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Dual approach drives precision medicine

Two pioneering studies by MWC investigators are looking at the resilience and risk factors for type 2 diabetes in Māori and Pacific peoples, both ultimately aimed at understanding how genetic biomarkers can be used to provide a precision medicine approach specifically to improve health outcomes with and for Māori and Pacific peoples.




Research undertaken by University of Auckland PhD candidate and MWC Affiliate Investigator Hannah Burden, along with her supervisor MWC associate investigator Dr Troy Merry, aims to reveal how a gene variant uniquely found in Māori and Pacific peoples actually protects against type 2 diabetes. Up to 30 percent of the Māori and Pacific population in New Zealand carry at least one copy of a CREBRF genetic variant. This is known to have a protective effect from developing type 2 diabetes, but it is not yet known how. Recent findings indicate that this gene variant regulates insulin release after a meal1. Hannah says, “This is the first evidence that the diabetes-protective allele is associated with enhanced early insulin release”. Troy comments that “This work may give greater insight for personalised treatments and prevention strategies tailored to Māori and Pacific people.”

This dovetails into the ‘Which One is Right’ (WORTH) study led by Assoc Prof Rinki Murphy, a MWC Principal Investigator examining whether ethnicity or other biomarkers predict glucose-lowering responses to different type 2 diabetes medications, vildagliptin and pioglitazone. This study involves Māori and Pacific health providers Ngāti Porou Hauora, Te Hiku Hauora, Tongan Health Society, and a number of other community and primary health organisations such as Diabetes Foundation Aotearoa, Pinnacle and Procare.  A key strength of the study was the rural and urban sites involving a range of clinicians: nurses, prescribing pharmacists, specialist diabetes nurse prescribers, general practitioners and endocrinologists.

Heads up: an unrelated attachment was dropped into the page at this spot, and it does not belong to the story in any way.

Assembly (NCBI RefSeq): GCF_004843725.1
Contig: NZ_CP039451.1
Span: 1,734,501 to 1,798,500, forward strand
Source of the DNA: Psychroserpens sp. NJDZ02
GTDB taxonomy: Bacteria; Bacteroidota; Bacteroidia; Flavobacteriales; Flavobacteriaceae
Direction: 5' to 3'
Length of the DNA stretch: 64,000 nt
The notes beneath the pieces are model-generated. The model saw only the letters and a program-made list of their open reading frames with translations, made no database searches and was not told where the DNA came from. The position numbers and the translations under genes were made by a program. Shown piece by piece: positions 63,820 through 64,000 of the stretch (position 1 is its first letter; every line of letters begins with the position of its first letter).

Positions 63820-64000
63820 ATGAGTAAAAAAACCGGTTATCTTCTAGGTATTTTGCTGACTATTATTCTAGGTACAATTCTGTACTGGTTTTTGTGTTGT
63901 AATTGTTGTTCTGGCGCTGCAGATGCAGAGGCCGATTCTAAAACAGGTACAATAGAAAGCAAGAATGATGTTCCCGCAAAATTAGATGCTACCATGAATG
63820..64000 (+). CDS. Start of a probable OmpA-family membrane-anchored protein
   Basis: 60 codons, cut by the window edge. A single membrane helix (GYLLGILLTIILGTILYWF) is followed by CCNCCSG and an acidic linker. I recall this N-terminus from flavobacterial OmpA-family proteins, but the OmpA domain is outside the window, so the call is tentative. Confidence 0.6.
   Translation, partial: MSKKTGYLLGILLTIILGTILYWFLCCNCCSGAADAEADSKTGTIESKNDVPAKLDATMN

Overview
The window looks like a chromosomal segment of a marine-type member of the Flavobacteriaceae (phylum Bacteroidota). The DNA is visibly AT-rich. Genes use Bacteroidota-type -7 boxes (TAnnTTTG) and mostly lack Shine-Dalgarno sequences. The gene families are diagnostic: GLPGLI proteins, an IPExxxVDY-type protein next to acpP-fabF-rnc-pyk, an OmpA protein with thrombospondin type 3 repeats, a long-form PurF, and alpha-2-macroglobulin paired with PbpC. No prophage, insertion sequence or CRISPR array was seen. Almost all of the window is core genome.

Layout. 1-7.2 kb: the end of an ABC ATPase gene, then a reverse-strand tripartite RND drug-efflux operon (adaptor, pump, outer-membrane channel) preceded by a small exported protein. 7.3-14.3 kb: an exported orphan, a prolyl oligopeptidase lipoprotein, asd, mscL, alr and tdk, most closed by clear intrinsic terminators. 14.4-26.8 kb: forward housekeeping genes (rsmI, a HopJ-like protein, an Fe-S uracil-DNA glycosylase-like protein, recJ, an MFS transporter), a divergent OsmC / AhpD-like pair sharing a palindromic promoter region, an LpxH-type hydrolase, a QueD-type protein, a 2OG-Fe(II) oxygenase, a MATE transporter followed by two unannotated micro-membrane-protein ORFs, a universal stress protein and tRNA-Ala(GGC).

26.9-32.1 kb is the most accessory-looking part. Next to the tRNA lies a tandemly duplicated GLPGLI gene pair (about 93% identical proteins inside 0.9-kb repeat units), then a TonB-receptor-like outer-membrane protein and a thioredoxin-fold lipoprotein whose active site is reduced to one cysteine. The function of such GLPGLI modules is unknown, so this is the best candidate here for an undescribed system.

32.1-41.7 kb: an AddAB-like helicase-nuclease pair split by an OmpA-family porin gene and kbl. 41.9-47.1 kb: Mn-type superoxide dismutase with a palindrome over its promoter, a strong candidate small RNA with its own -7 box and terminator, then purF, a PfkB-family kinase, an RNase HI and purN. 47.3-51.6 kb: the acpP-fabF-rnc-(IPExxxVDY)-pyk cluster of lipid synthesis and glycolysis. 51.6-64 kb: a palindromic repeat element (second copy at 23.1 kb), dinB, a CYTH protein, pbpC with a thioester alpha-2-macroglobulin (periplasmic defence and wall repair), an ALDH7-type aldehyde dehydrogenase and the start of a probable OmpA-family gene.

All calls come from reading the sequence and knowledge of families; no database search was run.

The WORTH study showed no difference in response to glucose-lowering medications between Māori and Pacific compared with non-Māori and non-Pacific peoples. However, heavier people with a BMI above 30 or high blood lipids had a better glucose lowering response to pioglitazone. This has implications for prescribing. In practice, clinicians may not want to put heavier patients on a medication that potentially adds to their weight. However, these are exactly the people who will reap the greatest benefit in lowering their glucose and blood lipid levels from pioglitazone.

While the WORTH study shows ethnicity is not a good proxy for predicting glucose lowering responses, the research group is now examining whether diabetes medication responses in Māori and Pacific participants differ by CREBRF genotype. Rinki concludes, “These studies by MWC investigators are examples of many recent research initiatives which aim to increase health equity by ensuring Māori and Pacific people collaborate in and benefit from the global movement to develop ‘precision medicine’ approaches to prevent or treat type 2 diabetes”.

MWC was critical to both these studies which are part of a wider programme, partly funded by the MWC and the HRC and involving collaboration with The Moko Foundation and Ngāti Porou Hauora (NPH) in association with Professor Tony Merriman, University of Otago and the Christchurch Heart Institute which ran multiplex assays to simultaneously measure many incretin hormones. As part of both these studies, a MWC grant supported the development of appropriate guardianship agreements for the use of participants’ genetic material, its secure storage and traceability systems for the thousands of anonymized samples; building on NPH’s pre-existing agreement with the University of Otago to ensure ongoing oversight and governance of such taonga.


1. Burden, H. J., et. al. (2021). https://doi.org/10.1007/s00125-021-05552-x

2. Yeu, R.Q., et al. (2020). https://bmjopen.bmj.com/content/10/9/e036518


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